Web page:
The Tree of Life (2011)

Thetreeoflifeposter

Genre: Drama

Cast: Brad Pitt, Jessica Chastain, Sean Penn

Synopsis: A man stares into a blue candle and starts reminiscing about his childhood in rural Texas and the lessons that he learnt from his parents…with added dinosaurs.

I remember seeing trailer for this when it was first released and I also remember saying to myself: “Damn, that looks really pretentious.” Now that I’ve seen this movie, I can confirm that, yes, it is really pretentious. However, it’s pretentious in a nice way. Ordinarily, I’m not the sort of person who can enjoy movies or books that lack much of a structured and well thought out plot but The Tree of Life took me a little by surprise. I was mesmerized by the film’s beautiful and captivating cinematography and art direction and I became engrossed in the poetic and spiritual message.

The Tree of Life is a surprisingly spiritual film but it sort of presents a hybrid theory, one in which biology and spirituality are combined. In this film, biology and evolution work alongside piety in harmony. I guess that’s the sort of the main theme of the film: the clash between “nature” and “grace” and, ultimately, their compatibility. One is “mother,” the other is “father.” Of course, I have no Goddamn idea what I’m really talking about because I was high as balls but, in essence, this movie is made for stoners because it throws philosophical bull shit the audience’s way and nobody laps up philosophical bull shit like stoners. You know what else stoners like? Pretty pictures of things and dinosaurs…this movie has both. I’m not sure what the point of the scene with the dinosaurs was but I think it has something to do with Jesus being a dinosaur. Remember, nowhere in the bible does it say that Jesus was not a velociraptor…probably.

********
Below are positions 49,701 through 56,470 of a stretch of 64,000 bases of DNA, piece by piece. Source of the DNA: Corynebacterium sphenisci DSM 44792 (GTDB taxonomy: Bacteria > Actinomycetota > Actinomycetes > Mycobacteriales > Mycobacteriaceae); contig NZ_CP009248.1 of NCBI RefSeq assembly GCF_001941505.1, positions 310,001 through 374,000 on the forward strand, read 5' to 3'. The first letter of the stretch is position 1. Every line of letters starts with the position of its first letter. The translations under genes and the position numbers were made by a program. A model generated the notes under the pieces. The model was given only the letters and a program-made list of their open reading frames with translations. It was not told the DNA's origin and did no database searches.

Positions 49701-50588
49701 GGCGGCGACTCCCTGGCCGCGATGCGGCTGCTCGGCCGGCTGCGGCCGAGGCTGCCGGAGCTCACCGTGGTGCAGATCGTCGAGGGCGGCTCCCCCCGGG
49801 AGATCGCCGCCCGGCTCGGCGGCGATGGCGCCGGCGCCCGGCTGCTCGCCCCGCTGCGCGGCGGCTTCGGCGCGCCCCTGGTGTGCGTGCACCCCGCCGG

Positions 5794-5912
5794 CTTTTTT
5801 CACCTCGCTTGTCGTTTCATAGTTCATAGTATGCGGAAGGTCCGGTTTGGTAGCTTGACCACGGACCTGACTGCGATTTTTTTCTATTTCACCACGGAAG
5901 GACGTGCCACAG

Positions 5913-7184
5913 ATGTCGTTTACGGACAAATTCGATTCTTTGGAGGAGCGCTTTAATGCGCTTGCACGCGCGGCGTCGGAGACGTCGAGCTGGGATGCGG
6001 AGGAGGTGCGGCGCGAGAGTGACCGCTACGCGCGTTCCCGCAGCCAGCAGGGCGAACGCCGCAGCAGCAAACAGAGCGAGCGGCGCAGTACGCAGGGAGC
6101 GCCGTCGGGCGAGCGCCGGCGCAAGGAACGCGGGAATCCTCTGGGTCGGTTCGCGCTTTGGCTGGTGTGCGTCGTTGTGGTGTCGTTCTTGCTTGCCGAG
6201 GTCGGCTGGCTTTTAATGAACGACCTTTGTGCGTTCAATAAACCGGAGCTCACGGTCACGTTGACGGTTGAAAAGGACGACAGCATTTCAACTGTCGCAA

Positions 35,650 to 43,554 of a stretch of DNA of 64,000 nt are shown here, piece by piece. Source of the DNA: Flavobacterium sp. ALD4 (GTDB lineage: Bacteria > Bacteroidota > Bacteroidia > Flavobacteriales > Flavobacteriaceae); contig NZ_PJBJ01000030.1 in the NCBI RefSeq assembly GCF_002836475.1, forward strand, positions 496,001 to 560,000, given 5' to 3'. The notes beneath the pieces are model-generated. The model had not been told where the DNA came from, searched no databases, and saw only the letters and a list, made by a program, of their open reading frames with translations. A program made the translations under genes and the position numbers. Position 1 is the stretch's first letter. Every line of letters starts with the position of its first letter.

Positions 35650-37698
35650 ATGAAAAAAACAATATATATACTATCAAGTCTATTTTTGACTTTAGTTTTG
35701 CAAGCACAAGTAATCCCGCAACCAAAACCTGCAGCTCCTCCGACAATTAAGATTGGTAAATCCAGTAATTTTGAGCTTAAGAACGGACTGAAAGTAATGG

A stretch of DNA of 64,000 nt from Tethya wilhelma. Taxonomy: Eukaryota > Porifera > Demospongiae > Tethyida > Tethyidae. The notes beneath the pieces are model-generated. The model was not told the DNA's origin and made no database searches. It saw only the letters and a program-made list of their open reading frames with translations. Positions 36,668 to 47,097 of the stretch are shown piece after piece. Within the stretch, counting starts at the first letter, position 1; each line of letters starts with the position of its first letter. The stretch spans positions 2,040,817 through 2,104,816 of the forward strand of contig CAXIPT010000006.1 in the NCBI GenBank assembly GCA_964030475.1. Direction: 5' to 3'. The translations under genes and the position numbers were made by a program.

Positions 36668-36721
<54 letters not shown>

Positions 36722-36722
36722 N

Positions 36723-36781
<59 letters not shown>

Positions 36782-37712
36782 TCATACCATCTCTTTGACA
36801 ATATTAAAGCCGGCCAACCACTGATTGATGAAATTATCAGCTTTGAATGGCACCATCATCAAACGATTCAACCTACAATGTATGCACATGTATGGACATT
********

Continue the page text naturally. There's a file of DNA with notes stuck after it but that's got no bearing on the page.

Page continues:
For me, the best performance in the film was delivered by Jessica Chastain who plays the mother, albeit one with mystical floating powers. If the velociraptor isn’t Jesus, then the mother certainly is. Chastain brings a touching fragility and sensitivity to the role and she fits the motherly bill perfectly. Brad Pitt too delivers a fantastic performance as a strict father. I’m not sure it’s a role I’ve ever seen him play and it was good to see him expand his horizons a little. I wish I could say more about Sean Penn but I can’t because he’s only in the movie for about five minutes and he doesn’t really say or do much except light a blue candle while some junkie ho stands around in the background. Isn’t that the joke with Terence Malick though? He brings in big names who think they’ve got a big role but when the movie premiers they discover they’ve been given virtually no screen time. It would seem that accepting a role in a Terence Malick film is a little like playing Russian roulette. If so, then it would appear the Penn bit the bullet this time around.

One thing I really liked about the film is that it forced me to think about my own childhood, my relationship with my parents and also the type of relationship I want to develop with any children I may have in the future. I quite like to think about the past and future. Maybe it’s because I feel so dissatisfied with the present. I’m not in a job I particularly enjoy, although I know it’s good experience, and my salary is too low to have a good lifestyle in London. On top of that, I’m not in a relationship so urban loneliness is definitely an issue in my life. For those reasons, it was nice to watch a film that portrayed rural family life so beautifully and it certainly lifted my spirits at the time.